NC’s large population of striped bass are anadromous fish, but the behavior of their cousins in other waters varies in numerous ways, as columnist Robert Michelson explains.
In the first of two parts, columnist Robert Michelson writes about the history of striped bass in the United States and the perils the fish has faced over time.
Guest columnist Richard Hilderman, former chair of Clemson’s Genetics and Biochemistry Department and Genomic Institute director, warns of a second wave of COVID-19 infections from a rush to restart the economy.
While bottlenose dolphin stocks in N.C. appear stable and healthy, columnist David Laist notes the perils humans pose and a state bill to name them the state marine mammal that was introduced a year ago and appeared destined to pass.
Lynne Foster shares her firsthand account of the North Carolina Coastal Federation’s annual Hatteras Island Oyster Roast that took place Saturday, along with recipes in celebration of the cherished bivalve.
Guest columnist Robbie Fearn, director of Audubon’s Donal C. O’Brien Jr. Sanctuary at Pine Island, writes that birds along the N.C. coast serve as harbingers of the effects of climate change.
Our Sam Bland, a coastal creature who has recently been exploring Colorado, compares the effects of global climate change as seen from both sea level and far above.
Guest columnist Jean-Luc Duvall of Environment North Carolina writes that the oil pollution resulting from Hurricane Dorian in the Bahamas could also happen to the N.C. coast if offshore drilling is allowed here.
As many N.C. residents continue to deal with Hurricane Florence’s effects a year after the storm’s landfall here, Will McDow of the Environmental Defense Fund offers four steps toward a more resilient future.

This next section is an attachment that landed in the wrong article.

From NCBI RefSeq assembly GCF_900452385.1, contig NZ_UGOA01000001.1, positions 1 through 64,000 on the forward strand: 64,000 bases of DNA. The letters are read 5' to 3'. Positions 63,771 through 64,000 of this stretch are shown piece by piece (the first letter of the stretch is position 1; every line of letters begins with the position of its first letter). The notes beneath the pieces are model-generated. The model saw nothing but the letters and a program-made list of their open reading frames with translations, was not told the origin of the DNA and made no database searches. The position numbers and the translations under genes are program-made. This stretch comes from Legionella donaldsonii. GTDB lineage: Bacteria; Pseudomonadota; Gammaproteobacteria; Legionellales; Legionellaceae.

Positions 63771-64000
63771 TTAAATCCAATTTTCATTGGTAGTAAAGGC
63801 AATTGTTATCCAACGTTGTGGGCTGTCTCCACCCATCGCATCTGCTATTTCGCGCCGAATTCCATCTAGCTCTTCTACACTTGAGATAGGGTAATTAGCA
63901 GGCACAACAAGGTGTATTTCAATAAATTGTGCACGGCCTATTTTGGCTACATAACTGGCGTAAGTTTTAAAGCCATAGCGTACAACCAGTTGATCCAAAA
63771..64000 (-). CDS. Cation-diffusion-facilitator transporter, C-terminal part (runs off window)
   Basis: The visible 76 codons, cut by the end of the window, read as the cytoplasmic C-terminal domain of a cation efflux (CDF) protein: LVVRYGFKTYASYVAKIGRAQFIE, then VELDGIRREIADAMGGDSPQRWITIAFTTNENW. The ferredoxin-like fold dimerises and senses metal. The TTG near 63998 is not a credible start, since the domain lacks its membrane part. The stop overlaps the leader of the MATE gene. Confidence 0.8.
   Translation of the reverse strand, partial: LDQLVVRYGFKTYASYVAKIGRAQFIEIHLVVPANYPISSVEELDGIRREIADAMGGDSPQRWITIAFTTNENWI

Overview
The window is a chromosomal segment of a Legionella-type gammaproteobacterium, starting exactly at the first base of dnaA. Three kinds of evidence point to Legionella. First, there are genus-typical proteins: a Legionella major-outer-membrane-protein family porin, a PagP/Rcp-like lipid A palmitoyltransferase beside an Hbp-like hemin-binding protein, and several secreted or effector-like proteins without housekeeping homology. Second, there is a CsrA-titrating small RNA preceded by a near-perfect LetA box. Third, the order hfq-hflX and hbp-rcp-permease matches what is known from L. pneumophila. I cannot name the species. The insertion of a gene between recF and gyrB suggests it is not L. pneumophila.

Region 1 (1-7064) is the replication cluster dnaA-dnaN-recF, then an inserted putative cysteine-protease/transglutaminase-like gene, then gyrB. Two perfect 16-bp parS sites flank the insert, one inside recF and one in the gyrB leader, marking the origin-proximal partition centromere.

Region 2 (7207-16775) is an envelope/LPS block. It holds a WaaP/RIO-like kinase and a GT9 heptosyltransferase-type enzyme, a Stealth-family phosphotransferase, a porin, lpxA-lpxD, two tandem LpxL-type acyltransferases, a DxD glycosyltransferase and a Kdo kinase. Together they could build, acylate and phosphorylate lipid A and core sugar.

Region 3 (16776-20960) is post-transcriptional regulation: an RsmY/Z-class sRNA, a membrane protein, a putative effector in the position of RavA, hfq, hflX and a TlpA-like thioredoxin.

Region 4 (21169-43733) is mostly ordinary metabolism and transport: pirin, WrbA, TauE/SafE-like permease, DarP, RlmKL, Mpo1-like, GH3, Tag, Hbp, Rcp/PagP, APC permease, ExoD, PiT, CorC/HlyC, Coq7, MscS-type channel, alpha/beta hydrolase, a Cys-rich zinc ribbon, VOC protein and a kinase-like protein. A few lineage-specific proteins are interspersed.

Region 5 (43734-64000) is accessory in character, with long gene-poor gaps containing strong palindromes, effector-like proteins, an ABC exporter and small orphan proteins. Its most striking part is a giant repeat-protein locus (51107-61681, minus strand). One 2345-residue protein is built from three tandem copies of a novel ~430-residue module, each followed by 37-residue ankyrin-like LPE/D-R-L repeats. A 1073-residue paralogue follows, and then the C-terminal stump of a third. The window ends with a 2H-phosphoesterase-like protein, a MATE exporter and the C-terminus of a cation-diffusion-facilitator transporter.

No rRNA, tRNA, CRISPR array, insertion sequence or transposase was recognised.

For those who fish for food and receive certain government assistance, a subsistence waiver can save the annual $15 recreational fishing license fee, but few who qualify may be aware.
In today’s guest commentary, Matt Paulson, Dare County Soil and Water Conservation District supervisor, writes that important steps can be taken to lessen the effects of climate change here where it matters most.
The storm surge barrier near Rotterdam, Netherlands, a feat of engineering, is but one example of what coastal North Carolina can learn from the Dutch about flood prevention.
North Carolina historian David Cecelski uses a map he found recently and other sources to explore the history of a largely forgotten group of Quaker settlements that flourished on the North Carolina coast more than 200 years ago.
The uptick in manatee sightings in N.C. waters in recent years may be a sign of successful efforts to help their populations recover, and there are things you can also do to help.
This time of year brings increasing numbers of vulnerable manatees that normally call Florida’s coastline their home to North Carolina waters.
Historian David Cecelski writes about the motor schooner Nomis that went aground the summer of 1935 on Ocracoke Island’s outer shoals and the successful rescue of the six crewmen by the U.S. Coast Guard.